Absolutely. Do you have any pedals that never leave your board?

Definitely. A thing I’ve learned is that live, something always breaks. Something always cuts out or burns down or switches off. I mean, I’ve played music live since I was 16, and it’s never not happened.

I’ll start thinking that I’m on a solid path and nothing will break and everything is unbreakable, and then it happens again. I’ve changed a lot of pedals on my board over time because they’ll break, and I can’t find new ones or fix them.

As far as go-tos, I’ve always played ZVex pedals for distortion—the Box of Rock Vexter. That’s always turned on on this record. Then, my secret weapon that’s also always on, is a Mantic Proverb.

Why do you like about the Proverb specifically?

It’s just that I’ve never heard a reverb sound like it. I haven’t been able to find anything like it.

The funny thing is, the pedal has broken a lot, and I freak out every time because I don’t think I can find it again. My friend who fixes my stuff for me opened it up once and said, “You know, the algorithm inside of this pedal is just like all of the other reverb pedals that you can get nowadays.”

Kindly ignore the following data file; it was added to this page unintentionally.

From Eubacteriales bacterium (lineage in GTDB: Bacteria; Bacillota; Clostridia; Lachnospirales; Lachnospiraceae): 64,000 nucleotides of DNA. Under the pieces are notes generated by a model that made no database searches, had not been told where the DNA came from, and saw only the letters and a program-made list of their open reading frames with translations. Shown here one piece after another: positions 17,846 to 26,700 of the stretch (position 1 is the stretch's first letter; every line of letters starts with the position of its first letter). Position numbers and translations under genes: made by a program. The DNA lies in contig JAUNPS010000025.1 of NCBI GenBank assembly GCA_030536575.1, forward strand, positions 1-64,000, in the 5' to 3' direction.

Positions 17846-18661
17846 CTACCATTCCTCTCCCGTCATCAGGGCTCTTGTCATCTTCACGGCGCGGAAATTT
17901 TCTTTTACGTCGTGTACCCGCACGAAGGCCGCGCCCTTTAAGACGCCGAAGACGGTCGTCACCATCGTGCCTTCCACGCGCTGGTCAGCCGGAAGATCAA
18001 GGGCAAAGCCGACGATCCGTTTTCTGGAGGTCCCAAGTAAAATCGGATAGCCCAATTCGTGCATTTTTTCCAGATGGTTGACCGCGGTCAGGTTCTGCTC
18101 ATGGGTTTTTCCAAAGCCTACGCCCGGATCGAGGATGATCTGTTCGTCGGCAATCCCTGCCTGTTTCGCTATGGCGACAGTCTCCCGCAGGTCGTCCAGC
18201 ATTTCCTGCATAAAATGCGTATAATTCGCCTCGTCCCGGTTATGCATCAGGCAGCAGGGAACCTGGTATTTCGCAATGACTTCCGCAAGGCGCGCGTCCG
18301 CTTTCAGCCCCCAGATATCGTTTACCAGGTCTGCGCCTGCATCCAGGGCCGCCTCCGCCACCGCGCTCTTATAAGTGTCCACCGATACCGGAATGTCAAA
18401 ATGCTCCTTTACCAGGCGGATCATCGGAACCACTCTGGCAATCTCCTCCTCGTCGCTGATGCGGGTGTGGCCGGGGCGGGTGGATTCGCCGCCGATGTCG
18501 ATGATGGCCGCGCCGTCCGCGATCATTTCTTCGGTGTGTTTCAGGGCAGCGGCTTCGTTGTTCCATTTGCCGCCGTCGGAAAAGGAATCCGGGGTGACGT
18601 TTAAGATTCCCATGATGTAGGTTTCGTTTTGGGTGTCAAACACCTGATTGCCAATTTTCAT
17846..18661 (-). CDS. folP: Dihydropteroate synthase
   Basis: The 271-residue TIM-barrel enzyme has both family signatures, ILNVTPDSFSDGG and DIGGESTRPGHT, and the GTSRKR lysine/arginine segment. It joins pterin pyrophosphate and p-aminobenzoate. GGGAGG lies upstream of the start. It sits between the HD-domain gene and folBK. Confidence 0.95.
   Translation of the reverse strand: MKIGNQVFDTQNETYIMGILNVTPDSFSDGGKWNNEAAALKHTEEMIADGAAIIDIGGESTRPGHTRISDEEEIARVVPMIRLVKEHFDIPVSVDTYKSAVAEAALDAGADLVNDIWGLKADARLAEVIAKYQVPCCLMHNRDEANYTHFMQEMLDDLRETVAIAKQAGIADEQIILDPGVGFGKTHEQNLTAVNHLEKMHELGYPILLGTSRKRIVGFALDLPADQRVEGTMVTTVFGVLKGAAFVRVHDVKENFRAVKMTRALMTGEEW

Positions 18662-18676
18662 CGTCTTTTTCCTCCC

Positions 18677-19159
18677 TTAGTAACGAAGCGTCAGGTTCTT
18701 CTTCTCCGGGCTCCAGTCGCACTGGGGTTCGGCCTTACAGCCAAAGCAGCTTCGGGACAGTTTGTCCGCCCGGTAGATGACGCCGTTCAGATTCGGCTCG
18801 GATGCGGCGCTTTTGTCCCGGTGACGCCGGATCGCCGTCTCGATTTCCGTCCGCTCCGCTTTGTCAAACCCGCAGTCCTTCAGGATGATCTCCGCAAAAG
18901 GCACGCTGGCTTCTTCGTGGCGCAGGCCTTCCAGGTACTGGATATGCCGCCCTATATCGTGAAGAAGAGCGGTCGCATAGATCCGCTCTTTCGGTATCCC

I was just like, “Yeah, I don’t know man. It just sounds different.”

Iceage - "Catch It"

Yeah, certain circuits definitely have that feeling. Do you have any go-tos when it comes to guitars?

I have a Fender Jaguar Thinline from Japan that I bought in the States a long time ago, and I love it. I tended to play that when we recorded the last two records. Then I have another Jaguar that has modified pickups—I put in some other pickups. It has a substantially louder output.

Then, the guy who records with us, he has a gold top from ‘74 that I also play a lot. I’ve been doing that for the last three records. I wish it was my guitar, but that’s unfortunately not the case. And then I play a bunch of others, too. A Les Paul Junior as well.

I’m definitely partial to Jaguars myself. What do you like about them?